The University of Texas at Austin faculty is distinguished nationally and internationally and includes winners of the Nobel Prize, Pulitzer Prize, National Medal of Science and the Wolf Prize. In addition, numerous faculty members have been selected to membership in prestigious scholarly organizations.
Recent Awards and Honors
Björn Engquist and George Georgiou were elected to the AAAS for their work in mathematics and biochemistry. Read more >
Andrea Alù, associate professor in the Cockrell School of Engineering, received the prestigious 2015 Waterman Award. He’s the first recipient from a Texas university to receive the honor, which comes with $1 million of research funding. Read more >
The NSF selected 36 students for Graduate Research Fellowships. The program recognizes and supports outstanding graduate students in science, technology, engineering and mathematics who are pursuing research-based graduate degrees. Read more >
Brendan Chou, an undergraduate biochemistry major, was awarded a Goldwater scholarship, the premier undergraduate award of its type in mathematics, natural sciences and engineering. Chou began his path as a first-year student in the university's Freshman Research Initiative. Read more >
The GeoFORCE Texas program was honored with the Presidential Award for Excellence in Science, Mathematics and Engineering Mentoring, the highest such honor from the United States government. The outreach program of the Jackson School of Geosciences takes high school students from disadvantaged and rural areas on field trips each summer to visit geologically significant sites across the country. Read more >
The classification is based on a framework provided by the Carnegie Foundation to document an institution's activities around community engagement and public service. Only 12 Texas institutions hold the designation, including five in the University of Texas System. Read more >
A neuroscientist, a chemical engineer, a mechanical engineer, a molecular biologist and a pharmaceutical researcher have been elected as fellows of the AAAS, chosen annually by their peers to recognize their scientifically or socially distinguished efforts to advance science or its applications. Read more >
Yuebing Zheng, an assistant professor of mechanical engineering, received the Beckman Young Investigator Award. Read more >
Wayne Rebhorn and Bill Minutaglio have received PEN Awards from the PEN USA Center, a human rights and literary organization devoted to defending free expression. Past recipients include Ray Bradbury, Elmore Leonard and Gore Vidal. Read more >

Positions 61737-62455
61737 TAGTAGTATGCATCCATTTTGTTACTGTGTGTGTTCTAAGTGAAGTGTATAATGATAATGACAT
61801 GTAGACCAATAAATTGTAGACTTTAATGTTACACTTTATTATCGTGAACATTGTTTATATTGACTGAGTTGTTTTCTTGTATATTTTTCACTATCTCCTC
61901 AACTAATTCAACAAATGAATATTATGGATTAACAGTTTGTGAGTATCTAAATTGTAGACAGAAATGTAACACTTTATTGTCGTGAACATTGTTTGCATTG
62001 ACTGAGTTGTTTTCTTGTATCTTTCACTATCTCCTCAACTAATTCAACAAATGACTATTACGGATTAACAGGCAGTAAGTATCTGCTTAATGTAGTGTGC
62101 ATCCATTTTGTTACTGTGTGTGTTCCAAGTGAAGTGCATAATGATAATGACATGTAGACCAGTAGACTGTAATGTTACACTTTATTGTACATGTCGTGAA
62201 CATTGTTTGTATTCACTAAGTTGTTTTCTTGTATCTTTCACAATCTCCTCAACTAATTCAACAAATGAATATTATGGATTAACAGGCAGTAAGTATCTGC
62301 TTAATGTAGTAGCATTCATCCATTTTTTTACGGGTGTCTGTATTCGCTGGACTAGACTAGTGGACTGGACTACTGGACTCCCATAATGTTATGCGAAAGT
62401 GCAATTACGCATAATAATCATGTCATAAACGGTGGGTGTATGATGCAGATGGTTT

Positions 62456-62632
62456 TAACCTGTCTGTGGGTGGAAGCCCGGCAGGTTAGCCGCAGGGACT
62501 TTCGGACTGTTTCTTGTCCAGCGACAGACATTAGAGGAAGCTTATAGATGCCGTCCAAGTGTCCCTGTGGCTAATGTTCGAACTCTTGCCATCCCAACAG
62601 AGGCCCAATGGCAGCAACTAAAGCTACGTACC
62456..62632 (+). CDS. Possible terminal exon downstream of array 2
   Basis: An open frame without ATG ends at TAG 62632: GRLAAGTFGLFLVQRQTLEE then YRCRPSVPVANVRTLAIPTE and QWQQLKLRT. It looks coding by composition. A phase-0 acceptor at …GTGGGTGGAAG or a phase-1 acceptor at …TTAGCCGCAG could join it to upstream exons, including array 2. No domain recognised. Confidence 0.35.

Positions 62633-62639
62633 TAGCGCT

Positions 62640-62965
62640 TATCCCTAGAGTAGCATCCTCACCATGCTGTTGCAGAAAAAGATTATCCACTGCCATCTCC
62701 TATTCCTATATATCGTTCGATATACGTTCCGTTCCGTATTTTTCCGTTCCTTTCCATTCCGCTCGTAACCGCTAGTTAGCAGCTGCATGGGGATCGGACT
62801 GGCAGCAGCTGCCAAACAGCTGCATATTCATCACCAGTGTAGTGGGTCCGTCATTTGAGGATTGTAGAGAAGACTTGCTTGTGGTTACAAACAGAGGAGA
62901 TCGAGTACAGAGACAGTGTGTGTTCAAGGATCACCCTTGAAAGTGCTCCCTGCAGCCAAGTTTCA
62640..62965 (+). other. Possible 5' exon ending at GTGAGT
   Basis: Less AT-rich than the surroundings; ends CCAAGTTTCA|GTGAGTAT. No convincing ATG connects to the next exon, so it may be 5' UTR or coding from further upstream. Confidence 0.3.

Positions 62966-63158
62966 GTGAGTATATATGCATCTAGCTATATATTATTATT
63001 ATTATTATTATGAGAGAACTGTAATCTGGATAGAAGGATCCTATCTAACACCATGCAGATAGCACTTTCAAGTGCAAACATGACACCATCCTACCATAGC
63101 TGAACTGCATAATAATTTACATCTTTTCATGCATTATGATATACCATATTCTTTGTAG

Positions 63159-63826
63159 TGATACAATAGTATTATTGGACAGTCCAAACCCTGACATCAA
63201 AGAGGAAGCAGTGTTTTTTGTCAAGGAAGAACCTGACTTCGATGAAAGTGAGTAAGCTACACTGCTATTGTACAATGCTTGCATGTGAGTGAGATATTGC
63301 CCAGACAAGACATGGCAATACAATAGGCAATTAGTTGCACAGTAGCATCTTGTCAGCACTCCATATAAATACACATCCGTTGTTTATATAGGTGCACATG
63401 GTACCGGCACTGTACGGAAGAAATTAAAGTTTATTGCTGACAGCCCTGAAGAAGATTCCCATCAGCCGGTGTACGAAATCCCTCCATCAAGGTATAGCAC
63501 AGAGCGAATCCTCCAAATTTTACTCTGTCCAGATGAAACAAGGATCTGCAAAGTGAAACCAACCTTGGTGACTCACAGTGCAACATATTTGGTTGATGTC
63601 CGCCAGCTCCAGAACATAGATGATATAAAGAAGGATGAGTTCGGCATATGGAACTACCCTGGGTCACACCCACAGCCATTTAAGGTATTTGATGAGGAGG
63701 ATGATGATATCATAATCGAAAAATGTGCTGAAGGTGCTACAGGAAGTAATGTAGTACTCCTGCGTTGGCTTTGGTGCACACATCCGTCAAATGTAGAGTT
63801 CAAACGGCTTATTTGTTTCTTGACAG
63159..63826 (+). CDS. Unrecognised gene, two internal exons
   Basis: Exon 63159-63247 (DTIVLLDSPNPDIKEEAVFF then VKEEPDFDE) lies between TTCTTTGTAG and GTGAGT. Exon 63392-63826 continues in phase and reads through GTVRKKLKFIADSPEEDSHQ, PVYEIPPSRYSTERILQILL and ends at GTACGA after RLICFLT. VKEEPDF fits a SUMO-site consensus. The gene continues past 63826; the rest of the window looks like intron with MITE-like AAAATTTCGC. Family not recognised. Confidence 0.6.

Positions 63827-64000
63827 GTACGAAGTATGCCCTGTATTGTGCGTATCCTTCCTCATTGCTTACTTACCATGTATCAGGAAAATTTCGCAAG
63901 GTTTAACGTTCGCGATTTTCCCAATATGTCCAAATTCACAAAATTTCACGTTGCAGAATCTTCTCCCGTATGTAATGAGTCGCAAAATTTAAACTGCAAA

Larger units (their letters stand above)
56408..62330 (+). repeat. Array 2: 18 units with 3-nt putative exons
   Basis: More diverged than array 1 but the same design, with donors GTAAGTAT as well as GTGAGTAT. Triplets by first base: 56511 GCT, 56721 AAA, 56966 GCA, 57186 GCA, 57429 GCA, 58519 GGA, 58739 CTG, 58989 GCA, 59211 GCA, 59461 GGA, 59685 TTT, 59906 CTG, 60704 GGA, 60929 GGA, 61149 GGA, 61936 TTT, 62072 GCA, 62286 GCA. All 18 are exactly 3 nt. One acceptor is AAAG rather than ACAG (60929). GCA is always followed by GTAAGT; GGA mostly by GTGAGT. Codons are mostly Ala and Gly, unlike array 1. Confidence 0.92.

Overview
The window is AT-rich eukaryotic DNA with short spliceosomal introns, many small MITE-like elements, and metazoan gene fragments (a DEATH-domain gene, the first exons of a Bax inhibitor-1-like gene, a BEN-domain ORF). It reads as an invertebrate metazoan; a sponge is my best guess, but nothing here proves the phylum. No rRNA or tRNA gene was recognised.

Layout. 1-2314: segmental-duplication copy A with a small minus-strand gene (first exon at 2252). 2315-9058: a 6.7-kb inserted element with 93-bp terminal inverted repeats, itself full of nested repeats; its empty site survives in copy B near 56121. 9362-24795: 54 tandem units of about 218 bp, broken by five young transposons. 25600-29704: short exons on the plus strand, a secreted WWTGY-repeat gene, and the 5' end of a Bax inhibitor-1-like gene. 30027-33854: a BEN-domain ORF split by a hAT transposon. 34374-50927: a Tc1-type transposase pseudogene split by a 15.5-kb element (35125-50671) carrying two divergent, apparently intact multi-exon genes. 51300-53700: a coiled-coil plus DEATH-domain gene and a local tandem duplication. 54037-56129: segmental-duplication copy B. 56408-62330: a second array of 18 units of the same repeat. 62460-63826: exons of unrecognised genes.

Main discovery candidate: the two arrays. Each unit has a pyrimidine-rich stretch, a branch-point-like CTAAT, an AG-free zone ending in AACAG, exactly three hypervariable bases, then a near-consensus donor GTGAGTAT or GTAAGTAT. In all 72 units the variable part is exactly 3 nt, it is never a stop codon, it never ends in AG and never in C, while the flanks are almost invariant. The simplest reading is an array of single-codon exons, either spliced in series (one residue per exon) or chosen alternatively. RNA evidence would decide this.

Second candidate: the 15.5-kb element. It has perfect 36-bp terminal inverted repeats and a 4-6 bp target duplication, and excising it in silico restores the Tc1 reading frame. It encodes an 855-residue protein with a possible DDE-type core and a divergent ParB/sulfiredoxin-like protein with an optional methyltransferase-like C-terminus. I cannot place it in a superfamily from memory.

MIT Technology Review has named Guihua Yu, Cockrell School of Engineering assistant professor, to its list of the world's top 35 Innovators Under the age of 35. Read more >
Notable Prize Winners
Steven Weinberg, Jack S. Josey - Welch Foundation Chair in Science Regental Professor, won the Nobel Prize for Physics in 1979 for his work on what is called the weak force in particle physics.
David Oshinsky, the George Littlefield Professor of American History, won the 2006 Pulitzer Prize for history for his book “Polio: An American Story.”
George Sudarshan, professor in the Department of Physics, received the 2010 Dirac Medal and Prize with Italian physicist Nicola Cabibbo for the two scientists’ work on the fundamental forces of nature.
National Medal of Science
Karen Uhlenbeck, Sid W. Richardson Foundation Regents Chair in Mathematics #3, is one of three faculty members who have received the National Medal of Science. She received it in 2000 for pioneering contributions to global analysis and gauge theory that resulted in advances in mathematical physics and the theory of partial differential equations.
Luis Caffarelli, Sid W. Richardason Foundation Regents Chair in Mathematics #1, receive the Wolf Prize in mathematics in 2012. His research is in nonlinear analysis, partial differential equations and their applications, calculus of variations and optimization.
Draper Prize, Fermi Prize, and Japan Prize
Draper Prize - 2014 - The National Academy of Engineering (NAE) bestowed John B. Goodenough of The University of Texas at Austin with the highest honor in the engineering profession for the groundbreaking creation of the lithium-ion battery. He was one of four recipients of this year’s Charles Stark Draper Prize for Engineering in recognition of their significant roles in developing the lithium-ion battery, which is used by millions of people around the world in devices such as cellphones, laptops, tablets, hearing aids, cameras, power tools and many other mobile electronics.
Fermi Prize - John Goodenough, Virginia H. Cockrell Centennial Chair in Engineering, received the Enrico Fermi Award in 2009, one of the most distinguished science and technology honors given by the White House.
Japan Prize - John Goodenough was also a 2001 recipient of the Japan Prize for his discovery of environmentally benign electrode materials for high energy density rechargeable lithium batteries.
C. Grant Willson, Rashid Engineering Regents Chair and Professor, received the Japan Prize in 2013 for his development of chemically amplified resist polymer materials for innovative semiconductor manufacturing process.
Allen J. Bard, Norman Hackerman - Welch Regents Chair and Professor in Chemistry, received the Enrico Fermi Award in 2014 for his significant contributions to basic research, technological innovation, teaching and service. His exemplary career and dedication to the highest ideals of scientific research have served as a model for generations of scientists in the United States and abroad and earned him a reputation as the “father of modern electrochemistry.” Through his service to the profession, including numerous publications, training of scientists and applications of research to a broad array of challenges in the energy domain, he has raised the scientific standard in, and brought national and international recognition to, the field of electrochemistry.